Pay Attention to Her Nonverbal Cues

When she starts rolling her eyes, turning her back, or walking away, respect her limits and let her process what has just been said. Don’t push your agenda on a hostile or resistant teen who is unwilling or unable to absorb any more. On the other hand, if she leans in closer to talk or seems like she wants to ask you a question, you can draw her out and continue the conversation. She will signal you when she is ready to receive the information and when she is not, without having to say a word.

Be Aware of Your Own Signals

Check for any negative attitudes, eye-rolling, sarcasm, angry gestures, and bristling impatience on your part. She can sense when you’re tense or angry with her and read your nonverbal cues and reactions. Pay attention to your tone of voice, your facial expressions, and your body language. How are you coming across in the moment? Negative or angry signals will only derail and undermine whatever message you are trying to get across.

Be the Role Model

As moms, we need to be clear about our purpose and consistent in our comportment. If you ask your daughter not to text while driving, then you need to stop texting when you’re driving. The same goes for smoking and drinking. You need to be the prototype of self-respect, a moral and ethical compass for your daughter. Walking your talk is essential. Demonstrate the behaviors and attitudes you wish to see in her. Your daughter is learning from you. She watches you like a hawk and copies you and picks up your blind spots along with your gifts.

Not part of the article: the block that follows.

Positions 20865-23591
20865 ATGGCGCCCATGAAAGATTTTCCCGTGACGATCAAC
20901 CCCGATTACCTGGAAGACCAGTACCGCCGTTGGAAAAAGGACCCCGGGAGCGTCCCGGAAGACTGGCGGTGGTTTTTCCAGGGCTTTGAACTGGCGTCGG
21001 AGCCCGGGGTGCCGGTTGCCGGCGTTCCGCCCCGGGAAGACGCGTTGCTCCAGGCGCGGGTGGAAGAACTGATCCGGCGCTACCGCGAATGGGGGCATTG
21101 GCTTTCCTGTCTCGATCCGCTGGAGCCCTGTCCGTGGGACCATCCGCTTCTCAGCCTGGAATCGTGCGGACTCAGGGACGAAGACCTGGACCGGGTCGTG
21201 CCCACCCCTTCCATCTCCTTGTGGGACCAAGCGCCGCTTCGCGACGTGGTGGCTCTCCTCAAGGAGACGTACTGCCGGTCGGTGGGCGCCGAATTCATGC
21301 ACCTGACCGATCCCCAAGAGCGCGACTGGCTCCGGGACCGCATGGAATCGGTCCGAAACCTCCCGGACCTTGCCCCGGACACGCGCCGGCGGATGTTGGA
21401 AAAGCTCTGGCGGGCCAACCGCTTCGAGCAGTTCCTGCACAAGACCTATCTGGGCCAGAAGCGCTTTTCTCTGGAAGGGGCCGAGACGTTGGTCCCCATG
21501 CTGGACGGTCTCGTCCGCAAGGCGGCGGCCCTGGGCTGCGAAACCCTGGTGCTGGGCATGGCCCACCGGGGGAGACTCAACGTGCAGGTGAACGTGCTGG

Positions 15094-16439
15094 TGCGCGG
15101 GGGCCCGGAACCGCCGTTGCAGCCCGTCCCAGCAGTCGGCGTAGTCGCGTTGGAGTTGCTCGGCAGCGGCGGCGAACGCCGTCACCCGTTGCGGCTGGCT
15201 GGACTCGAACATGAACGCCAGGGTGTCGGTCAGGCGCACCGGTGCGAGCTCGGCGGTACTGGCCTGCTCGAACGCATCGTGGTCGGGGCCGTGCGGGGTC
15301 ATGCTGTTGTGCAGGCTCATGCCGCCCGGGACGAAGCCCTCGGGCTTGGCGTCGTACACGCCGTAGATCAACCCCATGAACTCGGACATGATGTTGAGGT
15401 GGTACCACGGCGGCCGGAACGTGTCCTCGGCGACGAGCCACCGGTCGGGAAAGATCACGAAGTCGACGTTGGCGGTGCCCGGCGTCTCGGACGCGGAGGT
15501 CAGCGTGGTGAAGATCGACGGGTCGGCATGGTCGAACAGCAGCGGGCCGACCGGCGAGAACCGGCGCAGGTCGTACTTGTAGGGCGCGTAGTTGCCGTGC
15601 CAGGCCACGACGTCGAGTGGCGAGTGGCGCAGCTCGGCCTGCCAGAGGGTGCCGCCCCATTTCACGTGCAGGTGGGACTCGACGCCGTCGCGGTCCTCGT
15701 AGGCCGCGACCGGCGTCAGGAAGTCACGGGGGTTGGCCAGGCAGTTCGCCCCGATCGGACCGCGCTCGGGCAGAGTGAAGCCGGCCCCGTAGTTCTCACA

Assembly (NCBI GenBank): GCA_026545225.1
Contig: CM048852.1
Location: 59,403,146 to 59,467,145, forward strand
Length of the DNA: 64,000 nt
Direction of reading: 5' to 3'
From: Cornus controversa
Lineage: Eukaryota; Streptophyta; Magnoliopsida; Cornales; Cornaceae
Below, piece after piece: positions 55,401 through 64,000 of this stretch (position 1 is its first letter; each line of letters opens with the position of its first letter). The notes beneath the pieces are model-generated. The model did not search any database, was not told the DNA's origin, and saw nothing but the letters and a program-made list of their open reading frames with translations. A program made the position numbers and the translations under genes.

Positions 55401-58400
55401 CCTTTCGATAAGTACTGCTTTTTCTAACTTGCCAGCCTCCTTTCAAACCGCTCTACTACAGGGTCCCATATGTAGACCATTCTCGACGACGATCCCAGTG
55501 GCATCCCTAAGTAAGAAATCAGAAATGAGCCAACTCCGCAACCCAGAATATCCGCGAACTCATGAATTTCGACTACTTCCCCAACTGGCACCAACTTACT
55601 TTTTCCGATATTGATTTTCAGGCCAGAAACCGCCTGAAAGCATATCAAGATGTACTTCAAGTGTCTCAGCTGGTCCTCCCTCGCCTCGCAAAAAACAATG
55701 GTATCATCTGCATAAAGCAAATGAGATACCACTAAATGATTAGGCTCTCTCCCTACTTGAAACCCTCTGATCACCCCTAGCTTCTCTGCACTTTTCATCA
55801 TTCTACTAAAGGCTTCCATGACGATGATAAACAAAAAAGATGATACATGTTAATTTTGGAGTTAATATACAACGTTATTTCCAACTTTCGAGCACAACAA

Lend Your Brain

There also will be times when she will be lacking in judgment. That’s when you lend her your brain. Because the teenage brain is not fully developed yet, your daughter will need to borrow yours from time to time. As an adult, you have the ability to think through problems and come up with potential solutions. You have a marvelous capacity to peer into the future and see what’s waiting around the bend. Let your daughter know that you and your brain are there to help her sort things out, no matter what the subject. (Even My boyfriend and I are thinking of having sex. Gulp.) When things come up, you can walk her through your logic and thought process and talk to her about any relevant experiences you may have had. In doing this, you’re demonstrating to her how to be creative and resourceful. This is coming from a place of love, calm, and respect for our daughters. We educate and inform our daughters that their brain, specifically their prefrontal cortex, is not fully developed until their early twenties. This is not a put-down; if anything it’s all about age-appropriate expectations, what they are really capable of processing and figuring out on their own.

Trust Your Gut (TUG)